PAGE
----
:: :: :: :: ::
Become a Trough Gardener
Although “trough” is one of the weirder one-syllable words in the English language — shouldn’t it be spelled tr-aw-ff ? — troughs are not tough to put together and can endure many years as garden focal points. Like miniature landscapes, they feature an array of compatible tiny plants — usually succulents, evergreens, or other rock garden plants — arranged with small rocks and top-dressed with fine gravel.
GCA flower shows often have succulent and mixed-container categories with rules like this: “A collection of three or more shade-loving perennials exhibited in a trough 12″ or less made of hypertufa, cement, or a natural material. Minimum of six months ownership.” (That means the plants must be grown in your garden for six months or more; you can’t run out and buy and plant them a day or two before the show.)
Several GCI members met at horticulture co-chair Renee Shamosh’s patio to plant a trough of grow shade-loving perennials. Here are step-by-step instructions:
1. First, prepare the trough and the soil, which must be free-draining. Recommended is a layer of fine gravel topped by planting mix with a generous amount of Perlite added. This is Renee’s 12″ cement trough:
2. Next, line up all the plants you’re considering. In this case, four members contributed small rooted offshoots of tiarella, astilbe, heuchera, sweet woodruff, miniature hosta, and ferns.
3. Start arranging plants the trough, moving them around until it looks like a natural miniature landscape with a pleasing blend of leaf shapes, colors, and textures.
4. Get in there to make sure the roots are planted. Proper tools are a tiny shovel and nimble fingers. The small scissors are used to trim any brown edges or errant stems.
5. Rinse the arrangement off with a gentle shower from a garden hose, touch up (we used clumps of moss), and admire. Let the plants settle in a protected location.
Renee had already made this beautiful, larger cement trough with succulents from Oliver Nurseries, now marked with botanical names and top dressed with fine gravel.
Horticulture co-chair Ellen Shapiro decided to plant her compositions in small molded plaster containers and Mexican pots. When working with Semperivum tectorum (hens and chicks), we learned during a field trip to Oliver Nurseries in Fairfield, CT, the “chicks” can be gently removed from the “hen” and planted separately. Thus, one $6.98 plant, most of which is in the “tree-trunk” planter at left, yielded babies for all the containers shown below.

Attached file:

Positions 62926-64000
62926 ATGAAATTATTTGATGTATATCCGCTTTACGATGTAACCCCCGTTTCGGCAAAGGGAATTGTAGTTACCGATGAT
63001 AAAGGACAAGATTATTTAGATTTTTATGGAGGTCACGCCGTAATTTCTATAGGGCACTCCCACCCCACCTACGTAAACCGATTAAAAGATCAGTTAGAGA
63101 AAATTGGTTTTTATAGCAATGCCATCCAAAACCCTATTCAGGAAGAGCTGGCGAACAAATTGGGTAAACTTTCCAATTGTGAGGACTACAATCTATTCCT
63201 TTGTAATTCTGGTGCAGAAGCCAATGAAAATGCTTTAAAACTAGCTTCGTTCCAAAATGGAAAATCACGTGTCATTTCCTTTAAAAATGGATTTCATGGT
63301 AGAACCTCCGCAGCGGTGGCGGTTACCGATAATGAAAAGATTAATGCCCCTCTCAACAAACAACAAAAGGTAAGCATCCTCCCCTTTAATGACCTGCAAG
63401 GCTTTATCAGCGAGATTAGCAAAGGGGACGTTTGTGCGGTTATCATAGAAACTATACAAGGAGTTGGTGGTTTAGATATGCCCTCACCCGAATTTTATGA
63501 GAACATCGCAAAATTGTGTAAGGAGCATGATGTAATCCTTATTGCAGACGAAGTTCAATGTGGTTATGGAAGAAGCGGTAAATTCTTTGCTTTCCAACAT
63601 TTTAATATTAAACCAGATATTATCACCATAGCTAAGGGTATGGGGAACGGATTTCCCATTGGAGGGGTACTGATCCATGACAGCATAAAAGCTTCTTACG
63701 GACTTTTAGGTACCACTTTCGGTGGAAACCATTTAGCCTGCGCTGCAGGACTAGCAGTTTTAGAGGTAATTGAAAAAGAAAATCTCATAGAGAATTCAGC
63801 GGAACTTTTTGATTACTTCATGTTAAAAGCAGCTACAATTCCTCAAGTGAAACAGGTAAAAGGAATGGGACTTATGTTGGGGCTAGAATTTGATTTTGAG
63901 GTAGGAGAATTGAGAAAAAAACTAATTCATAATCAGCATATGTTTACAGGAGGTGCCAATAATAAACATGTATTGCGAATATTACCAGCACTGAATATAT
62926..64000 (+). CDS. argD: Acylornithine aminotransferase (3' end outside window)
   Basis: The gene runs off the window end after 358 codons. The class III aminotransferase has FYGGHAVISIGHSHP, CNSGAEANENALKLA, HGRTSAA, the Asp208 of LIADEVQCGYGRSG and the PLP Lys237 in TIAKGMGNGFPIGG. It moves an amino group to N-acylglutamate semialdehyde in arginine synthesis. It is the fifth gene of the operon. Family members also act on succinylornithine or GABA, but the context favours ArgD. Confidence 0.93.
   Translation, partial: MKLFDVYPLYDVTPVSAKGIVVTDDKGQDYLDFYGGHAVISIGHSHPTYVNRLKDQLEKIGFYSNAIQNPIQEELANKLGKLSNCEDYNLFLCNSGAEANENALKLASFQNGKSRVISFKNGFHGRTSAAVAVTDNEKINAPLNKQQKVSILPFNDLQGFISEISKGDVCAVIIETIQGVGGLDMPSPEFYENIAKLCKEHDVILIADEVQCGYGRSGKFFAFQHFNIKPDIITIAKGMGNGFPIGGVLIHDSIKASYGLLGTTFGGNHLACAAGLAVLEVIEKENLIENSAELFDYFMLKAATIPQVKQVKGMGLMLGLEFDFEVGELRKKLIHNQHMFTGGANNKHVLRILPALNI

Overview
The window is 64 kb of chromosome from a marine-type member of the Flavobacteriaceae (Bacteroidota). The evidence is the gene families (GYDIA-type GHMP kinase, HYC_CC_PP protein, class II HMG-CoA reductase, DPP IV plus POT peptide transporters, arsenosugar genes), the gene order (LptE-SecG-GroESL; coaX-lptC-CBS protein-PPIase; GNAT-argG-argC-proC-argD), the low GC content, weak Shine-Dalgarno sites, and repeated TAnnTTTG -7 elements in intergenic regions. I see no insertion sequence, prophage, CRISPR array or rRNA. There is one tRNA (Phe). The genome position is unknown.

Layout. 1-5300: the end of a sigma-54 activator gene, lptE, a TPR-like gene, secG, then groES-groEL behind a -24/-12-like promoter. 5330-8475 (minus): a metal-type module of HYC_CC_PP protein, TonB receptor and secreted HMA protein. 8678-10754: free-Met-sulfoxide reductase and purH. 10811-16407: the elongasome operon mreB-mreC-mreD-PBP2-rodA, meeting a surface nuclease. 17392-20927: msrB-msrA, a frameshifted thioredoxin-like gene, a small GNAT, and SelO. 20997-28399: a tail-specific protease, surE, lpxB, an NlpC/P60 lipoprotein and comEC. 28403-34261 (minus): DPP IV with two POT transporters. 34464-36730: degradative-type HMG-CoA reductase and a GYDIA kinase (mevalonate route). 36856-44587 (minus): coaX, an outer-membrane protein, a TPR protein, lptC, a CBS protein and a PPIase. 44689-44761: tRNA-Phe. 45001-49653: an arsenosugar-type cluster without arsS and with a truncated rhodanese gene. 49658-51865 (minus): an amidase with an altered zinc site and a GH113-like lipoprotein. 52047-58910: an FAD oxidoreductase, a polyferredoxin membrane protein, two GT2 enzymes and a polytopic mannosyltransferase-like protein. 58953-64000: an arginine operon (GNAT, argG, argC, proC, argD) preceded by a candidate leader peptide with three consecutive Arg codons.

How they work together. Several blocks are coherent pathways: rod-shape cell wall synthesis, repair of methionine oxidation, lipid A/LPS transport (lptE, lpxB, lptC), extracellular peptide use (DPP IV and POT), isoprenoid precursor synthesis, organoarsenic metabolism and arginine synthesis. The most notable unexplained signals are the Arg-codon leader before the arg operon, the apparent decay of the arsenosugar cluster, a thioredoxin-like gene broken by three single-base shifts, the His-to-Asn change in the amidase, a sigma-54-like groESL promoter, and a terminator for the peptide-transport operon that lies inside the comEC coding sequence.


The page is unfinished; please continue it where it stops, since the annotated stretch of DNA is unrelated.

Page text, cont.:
Lots more information is available on the website of the North American Rock Garden Society.
:: :: :: :: ::
Make Your Garden More Bird-Friendly
by Nora Galland
Birdhouses simulate tree cavities and are sometimes also called nest boxes. Many birds that nest in tree cavities will nest inside wooden birdhouses if the boxes are mounted at the height appropriate for the species’ habitats and their entrance holes meet the dimensions favored by the species.
The birdhouse shown here has an opening of 1-1/8 inch, which is attractive to small cavity nesting birds including wrens, chickadees, titmice, nuthatches, finches, and downy woodpeckers.
Here are some tips for a successful birdhouse project:
• The size of the hole and the size of a birdhouse will determine which birds are attracted to it. Here is a handy chart:
• To protect the birdhouse from the elements and make it an even more charming garden focal point, paint it with weatherproof paint or stain. You can decorate with twigs, bark, and other natural materials. Do not paint the inside.
• Locate your birdhouse in a shadier, rather than sunnier, spot, and hang or mount it at the correct height in order to attract the bird for which the house was designed.
• Placing a water source (birdbath) and/or a food source (birdfeeder) nearby will help attract an occupant.
• When the birdhouse is occupied, don’t get too close. Never touch the nest or eggs, or the nest may be abandoned.
• With a little luck, a mated pair mated pair of birds will enter your birdhouse and gather articles to construct their nest. They are in constant motion, taking the materials into the nest box. Soon you notice that the activity has stopped. Now you only see one of the parents come out of the nest box at a time. They are caring for their eggs. A few days later you hear high-pitched chirping. The eggs have hatched! Now the fun is waiting to see the hatchlings emerge from the nest box. There are few backyard birding experiences as satisfying as this one.
• Nest boxes should be monitored — pests and predators must be detoured.
• At the end of the season, remove the nesting materials. Birds do not re-use them. Clean out the box and leave it in place—you never know when they may come back.
• Good luck. and enjoy the birds and the garden!
For additional information, please visit www.50birds.com, www.avianweb.com and www.allfreecrafts.com/nature.